Politics of the United States
The United States is a federal constitutional republic, in which the President of the United States (the head of state and head of government), Congress, and judiciary share powers reserved to the national government, and the federal government shares sovereignty with the state governments.
The Three Branches[change | change source]
The judicial branch (or judiciary), made of the Supreme Court and lower federal courts, focuses on the judicial power (or judiciary). The judiciary's main focus is to change the meaning of the United States Constitution and federal laws and rules. This includes solving problems between the executive and legislative branches. The federal government's layout is explained in the Constitution.
Political parties[change | change source]
There are also smaller parties like the Libertarian Party, the Green Party, and the Constitution Party. A former major American political parties was the Whig Party and the Democratic-Republican Party.
Political differences[change | change source]
There are major differences between the political system of the United States and that of most other developed democracies. These include greater power in the upper house of the legislature, a wider scope of power held by the Supreme Court, the separation of powers between the legislature and the executive, and the dominance of only two main parties. Third parties have less political influence in the United States than in other developed country democracies.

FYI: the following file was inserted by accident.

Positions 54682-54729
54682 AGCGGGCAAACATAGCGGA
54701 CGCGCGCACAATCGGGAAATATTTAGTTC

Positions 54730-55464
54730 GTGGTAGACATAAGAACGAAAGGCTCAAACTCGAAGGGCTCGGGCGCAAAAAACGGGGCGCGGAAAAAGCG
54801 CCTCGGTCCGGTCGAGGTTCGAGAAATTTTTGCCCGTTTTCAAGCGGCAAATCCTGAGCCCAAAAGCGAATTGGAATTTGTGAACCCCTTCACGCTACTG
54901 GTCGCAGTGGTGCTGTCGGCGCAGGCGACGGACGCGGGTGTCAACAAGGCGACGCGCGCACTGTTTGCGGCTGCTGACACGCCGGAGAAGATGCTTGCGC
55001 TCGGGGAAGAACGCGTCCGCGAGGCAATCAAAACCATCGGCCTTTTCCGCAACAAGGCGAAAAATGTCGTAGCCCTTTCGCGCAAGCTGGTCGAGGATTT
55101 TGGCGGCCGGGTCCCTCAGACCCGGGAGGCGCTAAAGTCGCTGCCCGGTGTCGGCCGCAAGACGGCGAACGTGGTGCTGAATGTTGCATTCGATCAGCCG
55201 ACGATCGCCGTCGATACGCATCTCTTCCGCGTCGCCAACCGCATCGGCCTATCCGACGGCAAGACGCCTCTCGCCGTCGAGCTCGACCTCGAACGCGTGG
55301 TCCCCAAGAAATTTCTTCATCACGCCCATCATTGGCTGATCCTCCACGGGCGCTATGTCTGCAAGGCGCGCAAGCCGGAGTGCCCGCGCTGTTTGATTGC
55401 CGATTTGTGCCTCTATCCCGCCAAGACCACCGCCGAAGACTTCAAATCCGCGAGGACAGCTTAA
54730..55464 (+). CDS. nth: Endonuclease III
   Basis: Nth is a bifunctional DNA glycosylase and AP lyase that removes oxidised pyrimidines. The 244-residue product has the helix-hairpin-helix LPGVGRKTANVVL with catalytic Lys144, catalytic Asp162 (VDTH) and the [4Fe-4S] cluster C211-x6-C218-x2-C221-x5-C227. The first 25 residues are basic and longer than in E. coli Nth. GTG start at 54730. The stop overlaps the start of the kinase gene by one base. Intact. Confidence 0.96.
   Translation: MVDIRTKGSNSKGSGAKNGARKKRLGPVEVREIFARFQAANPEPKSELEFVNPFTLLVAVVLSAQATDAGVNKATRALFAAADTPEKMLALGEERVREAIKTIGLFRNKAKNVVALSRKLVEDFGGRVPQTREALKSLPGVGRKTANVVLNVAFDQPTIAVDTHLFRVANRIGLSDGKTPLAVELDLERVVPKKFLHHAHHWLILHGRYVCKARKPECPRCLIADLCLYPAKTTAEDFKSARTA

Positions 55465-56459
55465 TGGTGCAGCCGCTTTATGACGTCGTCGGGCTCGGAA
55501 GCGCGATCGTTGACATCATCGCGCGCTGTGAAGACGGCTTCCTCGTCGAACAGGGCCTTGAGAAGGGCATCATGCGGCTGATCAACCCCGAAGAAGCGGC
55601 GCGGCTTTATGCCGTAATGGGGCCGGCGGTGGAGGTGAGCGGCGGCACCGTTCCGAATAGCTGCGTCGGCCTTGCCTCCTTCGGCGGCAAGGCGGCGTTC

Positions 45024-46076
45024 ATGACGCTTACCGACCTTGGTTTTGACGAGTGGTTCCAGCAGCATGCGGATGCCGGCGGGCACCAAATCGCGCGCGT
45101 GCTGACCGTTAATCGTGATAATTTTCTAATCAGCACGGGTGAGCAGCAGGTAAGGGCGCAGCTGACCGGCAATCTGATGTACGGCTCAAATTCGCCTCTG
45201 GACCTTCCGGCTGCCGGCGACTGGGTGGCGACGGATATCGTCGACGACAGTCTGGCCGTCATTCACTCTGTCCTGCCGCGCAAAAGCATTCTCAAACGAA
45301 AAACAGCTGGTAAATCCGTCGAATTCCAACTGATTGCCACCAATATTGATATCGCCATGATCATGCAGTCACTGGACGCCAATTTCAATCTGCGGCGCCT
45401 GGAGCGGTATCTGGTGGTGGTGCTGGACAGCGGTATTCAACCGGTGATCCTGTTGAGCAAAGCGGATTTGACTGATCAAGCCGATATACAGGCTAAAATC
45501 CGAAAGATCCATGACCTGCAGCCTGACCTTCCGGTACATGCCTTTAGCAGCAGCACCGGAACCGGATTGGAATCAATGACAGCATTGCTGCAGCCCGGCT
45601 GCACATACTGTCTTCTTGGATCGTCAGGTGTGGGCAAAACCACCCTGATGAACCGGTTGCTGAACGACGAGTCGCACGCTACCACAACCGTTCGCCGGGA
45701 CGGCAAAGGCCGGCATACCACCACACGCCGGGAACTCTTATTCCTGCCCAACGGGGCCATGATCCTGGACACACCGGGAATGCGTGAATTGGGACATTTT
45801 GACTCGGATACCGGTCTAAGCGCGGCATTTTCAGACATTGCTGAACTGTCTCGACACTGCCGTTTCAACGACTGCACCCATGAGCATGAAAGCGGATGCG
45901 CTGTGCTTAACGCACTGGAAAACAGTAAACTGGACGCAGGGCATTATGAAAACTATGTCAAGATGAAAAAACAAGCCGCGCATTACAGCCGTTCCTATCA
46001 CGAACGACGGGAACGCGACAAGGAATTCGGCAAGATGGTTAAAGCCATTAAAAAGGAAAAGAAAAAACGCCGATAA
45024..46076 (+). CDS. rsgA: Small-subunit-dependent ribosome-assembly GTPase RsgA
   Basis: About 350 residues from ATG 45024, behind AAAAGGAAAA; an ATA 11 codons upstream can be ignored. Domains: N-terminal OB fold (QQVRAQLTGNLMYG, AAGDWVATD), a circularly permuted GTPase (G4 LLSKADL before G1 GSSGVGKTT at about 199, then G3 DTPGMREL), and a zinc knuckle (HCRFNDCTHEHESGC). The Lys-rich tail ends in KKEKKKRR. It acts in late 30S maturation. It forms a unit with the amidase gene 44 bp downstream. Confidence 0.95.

The federal object created by the U.S. Constitution is the main feature of the American governmental system. However, most people are also subject to a state government, and all are subject to various units of local government. The latter include counties, municipalities, and special districts.
The federal government was created by the states, which as colonies were established separately and governed themselves independently of the others. Units of local government were created by the colonies to carry out various state functions. As the country expanded, it admitted new states modeled on the existing ones.
State leaders[change | change source]
In each state there are governors. They are in charge of their state. They make and pass bills that would become laws in their countries. There are also two senators who represent their state in congress. There are also representatives who represent a district in their state and also represent them in congress.
President of the United States[change | change source]
The President of the United States is the head of state of the United States. They are elected by the American citizens every four years in democratic elections. They also appoint people who will work in different departments that focuses on special areas for the country.
References[change | change source]
- Samuel P. Huntington (1981). American Politics: The Promise of Disharmony. Harvard University Press. pp. 21–27. http://books.google.com/books?id=2W1Qd0VCmhMC&pg=PA21.
Other websites[change | change source]
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